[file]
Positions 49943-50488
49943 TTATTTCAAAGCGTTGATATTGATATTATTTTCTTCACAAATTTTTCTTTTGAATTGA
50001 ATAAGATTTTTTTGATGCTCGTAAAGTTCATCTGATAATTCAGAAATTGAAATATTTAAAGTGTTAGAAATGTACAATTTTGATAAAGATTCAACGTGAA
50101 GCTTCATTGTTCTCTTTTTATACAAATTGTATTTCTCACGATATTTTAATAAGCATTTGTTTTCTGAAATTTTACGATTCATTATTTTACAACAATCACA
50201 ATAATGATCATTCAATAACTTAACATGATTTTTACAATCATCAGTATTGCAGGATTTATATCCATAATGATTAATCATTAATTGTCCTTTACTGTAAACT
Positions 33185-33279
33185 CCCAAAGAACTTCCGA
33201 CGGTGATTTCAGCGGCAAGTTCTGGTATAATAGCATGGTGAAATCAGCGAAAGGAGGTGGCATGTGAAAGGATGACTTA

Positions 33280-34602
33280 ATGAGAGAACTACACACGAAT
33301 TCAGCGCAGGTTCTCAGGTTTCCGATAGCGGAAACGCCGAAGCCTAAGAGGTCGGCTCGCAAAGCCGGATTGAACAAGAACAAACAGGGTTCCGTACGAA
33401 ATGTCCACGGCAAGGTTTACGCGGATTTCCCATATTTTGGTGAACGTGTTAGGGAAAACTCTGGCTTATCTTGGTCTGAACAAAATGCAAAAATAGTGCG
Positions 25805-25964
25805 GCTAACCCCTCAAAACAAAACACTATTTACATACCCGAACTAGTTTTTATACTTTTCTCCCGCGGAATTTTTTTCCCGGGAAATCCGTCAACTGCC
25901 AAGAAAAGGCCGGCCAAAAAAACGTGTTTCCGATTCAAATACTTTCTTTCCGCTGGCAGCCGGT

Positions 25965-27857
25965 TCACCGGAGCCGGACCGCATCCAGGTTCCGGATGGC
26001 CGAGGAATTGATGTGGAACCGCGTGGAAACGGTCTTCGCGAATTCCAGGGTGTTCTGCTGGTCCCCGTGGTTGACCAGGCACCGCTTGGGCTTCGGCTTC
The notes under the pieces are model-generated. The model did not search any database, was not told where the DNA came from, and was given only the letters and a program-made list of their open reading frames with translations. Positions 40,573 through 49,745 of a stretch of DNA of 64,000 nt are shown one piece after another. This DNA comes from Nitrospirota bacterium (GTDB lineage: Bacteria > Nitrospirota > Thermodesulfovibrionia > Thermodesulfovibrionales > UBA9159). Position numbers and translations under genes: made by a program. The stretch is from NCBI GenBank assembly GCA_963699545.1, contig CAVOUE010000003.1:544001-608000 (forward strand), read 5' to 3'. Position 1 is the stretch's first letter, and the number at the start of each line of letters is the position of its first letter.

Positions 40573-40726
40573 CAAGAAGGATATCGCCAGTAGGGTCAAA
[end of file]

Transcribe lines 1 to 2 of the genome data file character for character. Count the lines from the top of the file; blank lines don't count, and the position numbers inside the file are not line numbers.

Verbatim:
Positions 49943-50488
49943 TTATTTCAAAGCGTTGATATTGATATTATTTTCTTCACAAATTTTTCTTTTGAATTGA